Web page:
Martha Jackson, New York
Private Collection, USA
Martha Jackson Gallery, New York, William Scott,
25th September - 20th October, 1962, cat no.8, illus.
Alan Bowness, William Scott: Paintings, London 1964, cat no.92, pl.92.
Blue and White marks the next stage of Scott’s development of the still life theme from Blue Still Life No.2. Whilst in earlier paintings the artist was still retaining the vestiges of recognisable form in the objects which filled the composition, in the present work, we see those signifiers of function starting to fall away. The table-top has become less recognisable and the objects themselves, whilst still crowded together in carefully placed groups, are becoming pure painterly elements. It is this ability however which gives Scott’s work of this period its enormously attractive aspects, combining the figurative and abstract with such apparent ease, allowing the viewer to keep or forget the associations of the objects and their settings as one wishes.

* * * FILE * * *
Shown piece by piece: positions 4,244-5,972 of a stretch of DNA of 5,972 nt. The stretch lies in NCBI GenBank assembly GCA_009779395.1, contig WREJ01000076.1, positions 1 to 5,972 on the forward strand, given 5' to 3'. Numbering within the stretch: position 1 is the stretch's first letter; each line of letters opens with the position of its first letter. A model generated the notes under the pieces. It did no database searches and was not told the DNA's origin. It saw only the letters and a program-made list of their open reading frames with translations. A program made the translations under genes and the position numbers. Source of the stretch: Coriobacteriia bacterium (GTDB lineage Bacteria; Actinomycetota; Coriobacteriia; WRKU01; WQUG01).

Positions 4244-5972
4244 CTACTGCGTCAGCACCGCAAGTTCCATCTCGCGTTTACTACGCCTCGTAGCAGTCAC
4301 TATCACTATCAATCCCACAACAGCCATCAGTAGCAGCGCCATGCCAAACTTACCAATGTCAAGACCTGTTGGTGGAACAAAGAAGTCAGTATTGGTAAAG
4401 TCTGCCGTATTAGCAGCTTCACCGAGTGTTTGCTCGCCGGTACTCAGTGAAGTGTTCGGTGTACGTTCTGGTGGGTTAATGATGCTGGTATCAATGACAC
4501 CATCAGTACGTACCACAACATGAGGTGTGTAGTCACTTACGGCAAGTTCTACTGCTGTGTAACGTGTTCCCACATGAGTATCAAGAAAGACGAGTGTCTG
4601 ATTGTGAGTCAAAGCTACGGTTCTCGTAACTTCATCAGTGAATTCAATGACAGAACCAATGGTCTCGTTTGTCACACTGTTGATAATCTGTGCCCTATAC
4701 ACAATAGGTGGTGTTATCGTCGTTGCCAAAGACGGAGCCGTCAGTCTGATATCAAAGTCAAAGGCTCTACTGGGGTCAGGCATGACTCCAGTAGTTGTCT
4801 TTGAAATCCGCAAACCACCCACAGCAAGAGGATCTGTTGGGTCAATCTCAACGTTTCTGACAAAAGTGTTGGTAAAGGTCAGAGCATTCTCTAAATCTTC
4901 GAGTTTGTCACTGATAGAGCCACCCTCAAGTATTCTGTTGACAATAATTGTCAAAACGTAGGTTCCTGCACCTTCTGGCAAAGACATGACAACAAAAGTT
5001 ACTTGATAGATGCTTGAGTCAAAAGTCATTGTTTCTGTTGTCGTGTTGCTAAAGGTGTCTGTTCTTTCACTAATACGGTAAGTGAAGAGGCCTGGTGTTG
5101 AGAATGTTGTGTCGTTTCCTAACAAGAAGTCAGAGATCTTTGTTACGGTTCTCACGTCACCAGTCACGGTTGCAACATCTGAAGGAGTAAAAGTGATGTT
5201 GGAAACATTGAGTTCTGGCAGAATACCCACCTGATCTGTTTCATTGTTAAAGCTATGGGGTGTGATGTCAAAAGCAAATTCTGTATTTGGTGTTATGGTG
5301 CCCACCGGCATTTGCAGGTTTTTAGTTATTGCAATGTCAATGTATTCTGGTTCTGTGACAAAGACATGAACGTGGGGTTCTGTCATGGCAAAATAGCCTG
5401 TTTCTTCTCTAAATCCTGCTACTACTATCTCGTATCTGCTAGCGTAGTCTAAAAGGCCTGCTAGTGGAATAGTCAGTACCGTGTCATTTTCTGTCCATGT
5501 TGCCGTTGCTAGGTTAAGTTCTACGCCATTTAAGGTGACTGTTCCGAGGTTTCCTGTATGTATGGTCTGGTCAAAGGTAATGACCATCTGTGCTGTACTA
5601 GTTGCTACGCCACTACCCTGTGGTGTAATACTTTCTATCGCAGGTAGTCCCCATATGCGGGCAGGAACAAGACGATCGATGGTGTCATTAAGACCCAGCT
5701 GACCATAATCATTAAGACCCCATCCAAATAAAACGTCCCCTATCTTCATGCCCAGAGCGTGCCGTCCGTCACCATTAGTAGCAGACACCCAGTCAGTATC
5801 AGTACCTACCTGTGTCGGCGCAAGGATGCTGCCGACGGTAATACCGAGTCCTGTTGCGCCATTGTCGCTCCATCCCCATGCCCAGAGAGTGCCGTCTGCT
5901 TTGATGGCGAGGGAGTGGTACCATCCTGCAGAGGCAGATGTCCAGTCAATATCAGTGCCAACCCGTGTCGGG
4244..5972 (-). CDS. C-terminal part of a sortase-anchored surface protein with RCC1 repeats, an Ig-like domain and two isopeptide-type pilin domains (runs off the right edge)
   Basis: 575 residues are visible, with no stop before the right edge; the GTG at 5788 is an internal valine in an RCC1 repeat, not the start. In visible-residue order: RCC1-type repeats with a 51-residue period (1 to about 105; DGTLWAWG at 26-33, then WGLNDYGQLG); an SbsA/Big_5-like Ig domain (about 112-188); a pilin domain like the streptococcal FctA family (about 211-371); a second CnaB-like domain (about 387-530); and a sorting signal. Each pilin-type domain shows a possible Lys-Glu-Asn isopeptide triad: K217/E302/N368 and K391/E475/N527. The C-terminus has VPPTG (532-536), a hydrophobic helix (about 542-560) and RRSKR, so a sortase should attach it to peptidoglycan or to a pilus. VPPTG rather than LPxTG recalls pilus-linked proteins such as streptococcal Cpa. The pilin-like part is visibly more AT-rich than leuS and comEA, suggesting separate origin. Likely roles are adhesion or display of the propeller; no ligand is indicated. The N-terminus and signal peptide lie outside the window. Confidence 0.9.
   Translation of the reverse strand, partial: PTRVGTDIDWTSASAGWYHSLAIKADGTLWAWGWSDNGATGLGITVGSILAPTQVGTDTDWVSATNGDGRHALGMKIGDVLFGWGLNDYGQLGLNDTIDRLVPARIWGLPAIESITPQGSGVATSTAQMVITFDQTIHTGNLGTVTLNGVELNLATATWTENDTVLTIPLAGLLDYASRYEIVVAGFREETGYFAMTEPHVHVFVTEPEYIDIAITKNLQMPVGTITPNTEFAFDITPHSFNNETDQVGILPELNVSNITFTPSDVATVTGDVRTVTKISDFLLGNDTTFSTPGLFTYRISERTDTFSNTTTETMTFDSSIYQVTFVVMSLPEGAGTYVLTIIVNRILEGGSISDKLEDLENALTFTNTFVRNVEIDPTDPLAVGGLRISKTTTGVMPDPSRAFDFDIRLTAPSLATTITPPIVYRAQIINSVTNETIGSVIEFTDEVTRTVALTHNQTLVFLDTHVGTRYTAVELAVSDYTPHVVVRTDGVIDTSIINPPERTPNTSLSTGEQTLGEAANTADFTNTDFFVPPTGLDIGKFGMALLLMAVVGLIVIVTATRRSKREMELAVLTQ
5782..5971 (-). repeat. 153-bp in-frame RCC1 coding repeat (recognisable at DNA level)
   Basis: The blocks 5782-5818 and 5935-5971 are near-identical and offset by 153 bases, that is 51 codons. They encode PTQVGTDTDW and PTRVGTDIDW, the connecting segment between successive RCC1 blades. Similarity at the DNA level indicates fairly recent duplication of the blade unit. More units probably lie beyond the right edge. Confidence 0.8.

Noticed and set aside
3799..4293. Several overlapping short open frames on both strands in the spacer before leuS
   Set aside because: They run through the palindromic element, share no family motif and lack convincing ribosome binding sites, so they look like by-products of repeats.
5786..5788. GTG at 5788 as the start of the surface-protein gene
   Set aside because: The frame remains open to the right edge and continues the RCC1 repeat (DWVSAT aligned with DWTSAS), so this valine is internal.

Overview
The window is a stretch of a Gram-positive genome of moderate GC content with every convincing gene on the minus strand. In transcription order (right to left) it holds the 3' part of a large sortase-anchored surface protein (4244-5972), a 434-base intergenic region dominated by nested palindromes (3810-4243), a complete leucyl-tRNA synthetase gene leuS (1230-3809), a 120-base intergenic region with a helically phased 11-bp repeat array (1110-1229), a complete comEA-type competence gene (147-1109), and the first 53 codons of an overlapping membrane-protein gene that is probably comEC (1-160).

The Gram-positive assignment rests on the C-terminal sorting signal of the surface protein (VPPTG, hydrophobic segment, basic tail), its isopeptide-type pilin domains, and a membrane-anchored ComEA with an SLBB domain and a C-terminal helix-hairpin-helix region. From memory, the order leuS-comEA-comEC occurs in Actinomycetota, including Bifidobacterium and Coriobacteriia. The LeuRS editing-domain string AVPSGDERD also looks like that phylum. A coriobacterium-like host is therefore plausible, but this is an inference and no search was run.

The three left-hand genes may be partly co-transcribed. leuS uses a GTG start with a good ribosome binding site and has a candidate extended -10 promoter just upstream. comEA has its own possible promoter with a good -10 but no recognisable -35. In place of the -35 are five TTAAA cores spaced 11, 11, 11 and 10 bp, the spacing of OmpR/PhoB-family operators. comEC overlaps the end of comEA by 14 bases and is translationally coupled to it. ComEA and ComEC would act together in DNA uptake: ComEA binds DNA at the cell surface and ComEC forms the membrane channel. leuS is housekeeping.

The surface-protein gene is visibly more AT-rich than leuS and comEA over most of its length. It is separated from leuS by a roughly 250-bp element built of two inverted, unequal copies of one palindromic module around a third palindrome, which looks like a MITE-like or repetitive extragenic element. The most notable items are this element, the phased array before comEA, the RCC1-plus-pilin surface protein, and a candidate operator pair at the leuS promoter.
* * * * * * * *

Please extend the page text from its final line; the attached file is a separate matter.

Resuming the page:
Whilst the placement of the elements follows the lead seen in Blue Still Life No.2, it is noticeable how the rigidity of the composition is beginning to disappear, the lines bend. The undulation of the composition becomes very much one with the organic qualities of the objects, which have now almost completely lost any recognisable features, and float gently across the picture surface, here drifting gently to the outer edges, adding a sense that what we see is only a snapshot of some larger image.